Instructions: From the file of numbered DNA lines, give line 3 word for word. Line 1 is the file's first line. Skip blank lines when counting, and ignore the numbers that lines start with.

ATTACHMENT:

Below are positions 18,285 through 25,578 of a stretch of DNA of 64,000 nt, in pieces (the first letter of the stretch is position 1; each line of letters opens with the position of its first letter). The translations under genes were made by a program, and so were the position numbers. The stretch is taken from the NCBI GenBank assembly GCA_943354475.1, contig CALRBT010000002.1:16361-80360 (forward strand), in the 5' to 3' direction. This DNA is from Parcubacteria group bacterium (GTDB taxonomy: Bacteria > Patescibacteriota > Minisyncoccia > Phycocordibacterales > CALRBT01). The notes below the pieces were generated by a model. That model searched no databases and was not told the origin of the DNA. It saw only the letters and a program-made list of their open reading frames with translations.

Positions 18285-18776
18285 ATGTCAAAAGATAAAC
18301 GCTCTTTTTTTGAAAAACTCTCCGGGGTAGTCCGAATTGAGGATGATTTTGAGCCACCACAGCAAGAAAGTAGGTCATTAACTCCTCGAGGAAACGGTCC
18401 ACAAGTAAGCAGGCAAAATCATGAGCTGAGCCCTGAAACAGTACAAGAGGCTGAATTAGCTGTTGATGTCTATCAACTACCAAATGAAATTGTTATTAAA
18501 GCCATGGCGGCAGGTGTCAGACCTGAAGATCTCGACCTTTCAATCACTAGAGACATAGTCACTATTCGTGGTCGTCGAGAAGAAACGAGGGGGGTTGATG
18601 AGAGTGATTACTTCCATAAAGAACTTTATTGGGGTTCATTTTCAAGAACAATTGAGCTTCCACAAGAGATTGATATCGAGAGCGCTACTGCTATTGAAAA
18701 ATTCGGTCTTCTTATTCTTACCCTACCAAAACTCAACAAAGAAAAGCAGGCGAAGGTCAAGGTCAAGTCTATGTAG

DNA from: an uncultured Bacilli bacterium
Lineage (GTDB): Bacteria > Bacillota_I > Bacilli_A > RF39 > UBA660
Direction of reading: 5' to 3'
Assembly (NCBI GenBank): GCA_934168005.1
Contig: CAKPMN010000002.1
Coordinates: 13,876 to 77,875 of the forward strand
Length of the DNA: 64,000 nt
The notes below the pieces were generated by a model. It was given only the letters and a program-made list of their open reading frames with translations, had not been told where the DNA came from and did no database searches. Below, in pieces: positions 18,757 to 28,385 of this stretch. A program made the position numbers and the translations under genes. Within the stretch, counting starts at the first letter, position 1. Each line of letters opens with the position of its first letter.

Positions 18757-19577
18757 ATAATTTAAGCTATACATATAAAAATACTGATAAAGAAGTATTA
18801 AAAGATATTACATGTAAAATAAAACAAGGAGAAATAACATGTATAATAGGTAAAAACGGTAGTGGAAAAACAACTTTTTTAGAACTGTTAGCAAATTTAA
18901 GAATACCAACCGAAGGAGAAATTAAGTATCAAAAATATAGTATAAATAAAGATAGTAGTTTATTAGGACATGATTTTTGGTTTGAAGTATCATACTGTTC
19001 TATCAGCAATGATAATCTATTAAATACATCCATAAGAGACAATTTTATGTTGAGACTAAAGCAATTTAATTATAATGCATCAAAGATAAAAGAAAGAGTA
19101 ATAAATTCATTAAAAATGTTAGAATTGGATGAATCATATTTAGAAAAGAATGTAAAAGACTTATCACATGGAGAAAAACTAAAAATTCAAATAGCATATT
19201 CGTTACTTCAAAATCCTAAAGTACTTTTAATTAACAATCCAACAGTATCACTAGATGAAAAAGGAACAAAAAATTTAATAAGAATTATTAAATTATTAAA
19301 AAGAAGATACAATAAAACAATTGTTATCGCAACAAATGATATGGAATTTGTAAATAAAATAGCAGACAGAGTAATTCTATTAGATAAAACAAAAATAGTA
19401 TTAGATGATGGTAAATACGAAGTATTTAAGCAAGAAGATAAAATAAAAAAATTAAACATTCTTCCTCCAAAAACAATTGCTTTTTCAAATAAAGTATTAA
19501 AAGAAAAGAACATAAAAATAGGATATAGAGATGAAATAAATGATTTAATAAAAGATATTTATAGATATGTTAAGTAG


18285 ATGTCAAAAGATAAAC